West Law Report

Fixing Failed States

Posted in Afghanistan Constitution, Authors@Google, International Law, UN by mrkooenglish on June 27, 2008

Jun 2008

(1 hr)

Former U.N. advisers to Afghanistan Ashraf Ghani and Clare Lockhart discusses their latest book, “Fixing Failed States: A Framework for Rebuilding our Fractured World.”
In the talk:

In Fixing Failed States, the authors describe the effort to save failed states–vividly and convincingly–offering an on-the-ground picture of why past efforts have not worked and advancing a groundbreaking new solution to this most pressing of global crises. Military force, while certainly necessary on occasion, cannot solve the fundamental problems, and humanitarian interventions cost billions yet do not leave capable states in their wake. Ghani and Lockhart argue that only an integrated state-building approach can heal these failing countries. As they explain, many of these countries already have the resources they need, if only we knew how to connect them to global knowledge and put them to work in the right way. Their state-building strategy, which assigns responsibility equally among the international community, national leaders, and citizens, maps out a clear path to political and economic stability.

The bio of the speakers:

Ashraf Ghani played a central role in the design and implementation of the post-Taliban settlement in Afghanistan, serving as UN adviser to the Bonn process and as Finance Minister during Afghanistan’s Transitional Administration. He has worked at the World Bank and taught at Johns Hopkins and Berkeley universities. He has been nominated for the job of Secretary General of the United Nations and considered for the job of President of the World Bank. He chairs the Institute for State Effectiveness.

Clare Lockhart is Director for the Institute for State Effectiveness. She has worked for the World Bank, the United Nations and advised the Government of Afghanistan government in Kabul on its strategy and programs from 2002 to 2005. She advises countries and international organizations on state-building and has written widely on the topic.

http://www.effectivestates.org

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The Race Card

Posted in Authors@Google, racial discrimination by mrkooenglish on May 17, 2008

Authors@Google
Apr 2008

(58 min)

Richard Thompson Ford, the professor of law at Stanford University, talks about his book, The Race Card: How Bluffing About Bias Makes Race Relations Worse.

Ford, argues that ubiquitous accusations of discrimination in the United States frequently distract from serious racial injustices, which, in the ambivalent aftermath of the civil-rights era, “stem from isolation, poverty, and lack of socialization as much as from intentional discrimination or racism.” Drawing on examples from popular culture and the law, Ford guides readers through the worst of these abuses, and articulates a bold strategy for dealing with systematic injustice in a world of “racism without racists.”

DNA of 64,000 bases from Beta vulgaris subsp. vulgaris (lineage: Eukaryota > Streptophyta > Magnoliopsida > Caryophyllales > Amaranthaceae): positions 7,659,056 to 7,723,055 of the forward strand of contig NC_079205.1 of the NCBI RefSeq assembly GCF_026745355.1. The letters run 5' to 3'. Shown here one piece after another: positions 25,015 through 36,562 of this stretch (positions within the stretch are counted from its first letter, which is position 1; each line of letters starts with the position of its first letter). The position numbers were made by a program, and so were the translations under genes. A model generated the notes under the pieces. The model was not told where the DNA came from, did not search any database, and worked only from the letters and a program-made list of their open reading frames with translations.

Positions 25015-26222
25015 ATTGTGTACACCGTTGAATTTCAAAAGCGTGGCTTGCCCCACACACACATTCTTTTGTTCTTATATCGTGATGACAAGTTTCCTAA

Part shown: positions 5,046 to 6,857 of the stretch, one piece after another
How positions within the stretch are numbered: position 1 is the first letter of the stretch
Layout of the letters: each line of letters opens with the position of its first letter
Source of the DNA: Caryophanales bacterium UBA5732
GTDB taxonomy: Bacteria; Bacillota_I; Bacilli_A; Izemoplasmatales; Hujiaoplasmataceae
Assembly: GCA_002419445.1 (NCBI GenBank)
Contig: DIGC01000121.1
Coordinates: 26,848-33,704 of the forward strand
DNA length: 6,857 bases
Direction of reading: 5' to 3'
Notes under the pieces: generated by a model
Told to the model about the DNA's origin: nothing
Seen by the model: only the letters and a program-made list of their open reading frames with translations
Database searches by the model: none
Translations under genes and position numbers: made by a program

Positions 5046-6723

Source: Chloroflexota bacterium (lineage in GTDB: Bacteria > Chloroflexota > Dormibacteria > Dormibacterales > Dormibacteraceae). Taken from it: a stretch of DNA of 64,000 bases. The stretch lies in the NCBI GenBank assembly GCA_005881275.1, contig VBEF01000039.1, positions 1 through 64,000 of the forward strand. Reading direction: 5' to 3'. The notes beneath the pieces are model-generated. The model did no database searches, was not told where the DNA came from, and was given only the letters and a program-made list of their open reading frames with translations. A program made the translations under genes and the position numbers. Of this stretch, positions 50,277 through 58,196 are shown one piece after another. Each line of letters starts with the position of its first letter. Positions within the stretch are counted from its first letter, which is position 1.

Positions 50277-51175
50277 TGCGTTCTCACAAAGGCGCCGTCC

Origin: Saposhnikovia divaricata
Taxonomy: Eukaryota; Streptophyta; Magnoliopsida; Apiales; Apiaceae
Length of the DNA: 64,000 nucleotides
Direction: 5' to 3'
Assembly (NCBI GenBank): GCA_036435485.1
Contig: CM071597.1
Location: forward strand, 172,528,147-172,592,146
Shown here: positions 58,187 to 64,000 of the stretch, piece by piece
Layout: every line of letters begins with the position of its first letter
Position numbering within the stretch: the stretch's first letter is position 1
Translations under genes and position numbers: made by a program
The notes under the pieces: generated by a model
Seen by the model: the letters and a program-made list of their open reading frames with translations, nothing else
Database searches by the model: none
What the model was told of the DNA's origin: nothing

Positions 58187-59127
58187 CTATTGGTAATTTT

The Future of Reputation

Posted in Authors@Google, copyright, Defamation, Law and information, online privacy by mrkooenglish on May 7, 2008

Authors@Google: Daniel Solove
Feb 2008

(53 min)

Daniel J. Solove, an associate professor of law at the George Washington University Law School discusses his book “The Future of Reputation“:

What information about you is available on the Internet? What if it’s wrong, humiliating, or true but regrettable? Will it ever go away? Teeming with chatrooms, online discussion groups, and blogs, the Internet offers previously unimagined opportunities for personal expression and communication. But there’s a dark side to the story. A trail of information fragments about us is forever preserved on the Internet, instantly available in a Google search. A permanent chronicle of our private lives—often of dubious reliability and sometimes totally false—will follow us wherever we go, accessible to friends, strangers, dates, employers, neighbors, relatives, and anyone else who cares to look. This engrossing book, brimming with amazing examples of gossip, slander, and rumor on the Internet, explores the profound implications of the online collision between free speech and privacy.

Daniel Solove, an authority on information privacy law, offers a fascinating account of how the Internet is transforming gossip, the way we shame others, and our ability to protect our own reputations. Focusing on blogs, Internet communities, cyber mobs, and other current trends, he shows that, ironically, the unconstrained flow of information on the Internet may impede opportunities for self-development and freedom. Longstanding notions of privacy need review, the author contends: unless we establish a balance among privacy, free speech, and anonymity, we may discover that the freedom of the Internet makes us less free.